Alan Watts

The Inevitable Ecstasy (Part 2)

Out of Your Mind 6

With cosmic wit, Watts unveils the mystic truth: our selves are but specks of dust, our lives a flicker in eternity's eye. Yet in this vanishing wisp of consciousness, we may glimpse our true nature—the boundless void that births the ten thousand things. Facing the abyss with laughter, we find liberation in the inevitable ecstasy of dissolution.

Alan Watts

The World as Just So (Part 1)

Out of Your Mind 7

Alan Watts lectures on the origins and essence of Zen, a branch of Mahayana Buddhism that spread from India to China and Japan. He discusses key concepts like satori, no-mind, and non-attachment, and emphasizes Zen's spontaneity, directness, and humor. Major figures covered include Bodhidharma, Hui-neng, Rinzai, and Dogen. Watts aims to illuminate Zen's appeal in the West and convey the feeling of its practices.

Alan Watts

The World as Emptiness (Part 2)

Out of Your Mind 12

Alan Watts talks about the Buddhist perspective on change and impermanence. He discusses how Buddhism encourages detachment from the world of change and pursuit of nirvana, the state beyond change. However, clinging to nirvana as something permanent is still seeking permanence. True liberation comes from fully accepting change and transience, including death. The void or emptiness doctrine in Mahayana Buddhism elaborates on this by teaching that reality escapes concepts. Freedom comes from letting go of fixed ideas and accepting the void.

Alan Watts   (1968)

Parallel Thinking

Philosophy: East and West, Program 19

What a tickling trickster the universe is! As Watts wanders down philosophical byways, tales emerge of those healed by harmonizing body and world. Yet we teach children to twist themselves to fit odd ideals. Tension tunnels through society, our “civilizing” ways quite uncouth! Might we reconsider, relax our willful ways? Observantly ambling amidst being's little blooms, we rediscover unity in the unruly diversity—finding wisdom whispering within, inviting us to dance delightfully with life’s flowing forms.

Alan Watts

Problems of Meditation

Watts illuminates meditation as a vehicle to transcend the illusion of individuality and realize one’s intrinsic unity with the cosmos. He unveils a symphony of sacred techniques—from breath awareness to primordial sonic mysticism—as potential pathways to the ineffable experience of non-dual consciousness. By surrendering the ego’s compulsive control, one may ultimately arrive at the paradoxical fruition of subject and object coalescing into one unconditioned field of pure witnessing awareness.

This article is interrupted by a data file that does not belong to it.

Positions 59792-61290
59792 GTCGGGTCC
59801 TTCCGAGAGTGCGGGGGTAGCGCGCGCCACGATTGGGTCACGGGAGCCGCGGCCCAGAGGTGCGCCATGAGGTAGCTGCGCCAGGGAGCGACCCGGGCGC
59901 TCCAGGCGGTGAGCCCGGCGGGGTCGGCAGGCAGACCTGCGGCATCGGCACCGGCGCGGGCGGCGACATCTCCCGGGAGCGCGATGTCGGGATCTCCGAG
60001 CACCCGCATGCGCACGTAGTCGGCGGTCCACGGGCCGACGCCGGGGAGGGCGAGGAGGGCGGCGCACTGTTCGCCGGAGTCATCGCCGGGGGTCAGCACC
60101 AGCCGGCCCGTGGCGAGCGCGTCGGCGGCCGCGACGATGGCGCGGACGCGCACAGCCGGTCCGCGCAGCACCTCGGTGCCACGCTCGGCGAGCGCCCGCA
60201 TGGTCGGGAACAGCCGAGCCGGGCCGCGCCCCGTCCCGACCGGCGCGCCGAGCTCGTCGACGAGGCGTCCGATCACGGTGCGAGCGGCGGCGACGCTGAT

Alan Watts   (1971)

Q and A With God

After discussing the nature of consciousness, the human mind, and the philosophical viewpoint that every person is God, Alan Watts assumes the role of God himself for the latter half of this lecture, answering each question his audience serves with wit and insight.

Alan Watts

Reality, Art, and Illusion

Join Alan as he expresses the meaning of life through the Hindu-Buddhist idea of reality as a divine game of hide-and-seek. "Life is not ultimately serious," Watts argues. By embracing the fluidity of identity and recognizing our interconnectedness, we can creatively engage with existence as impermanent, unified, and filled with playful potential. Accessible yet philosophically rich, these decades-old lectures offer timeless insights on the nature of reality.

Ajahn Brahm   (2013)

Talk on Non-Self (Anattā)

Ajahn Brahm uses the metaphor of a lotus flower to describe the path of meditation leading to enlightenment. He guides the listener inward, petal by petal, until reaching the very heart—the ultimate truth of non-self and emptiness. With his characteristic wit and wisdom, he reveals how all phenomena are impermanent processes devoid of a permanent essence. Though initially confronting, Brahm suggests this teaching contains the song of freedom itself, destined to liberate those who have heard it.

Adyashanti   (2018)

The Contemplative Endeavor

Adyashanti illuminates the profound moment when awareness awakens to its own presence, likening it to a child's startling self-discovery in the mirror. He recounts Ramana Maharshi's fearless contemplation of death, which unveiled the eternal essence beyond the transient self. Adyashanti invites us to courageously encounter our immediate experience of being, for therein lies the foundation of authentic spiritual inquiry—a silent yet transformative communion with the heart of existence.

Alan Watts

The Gateless Gate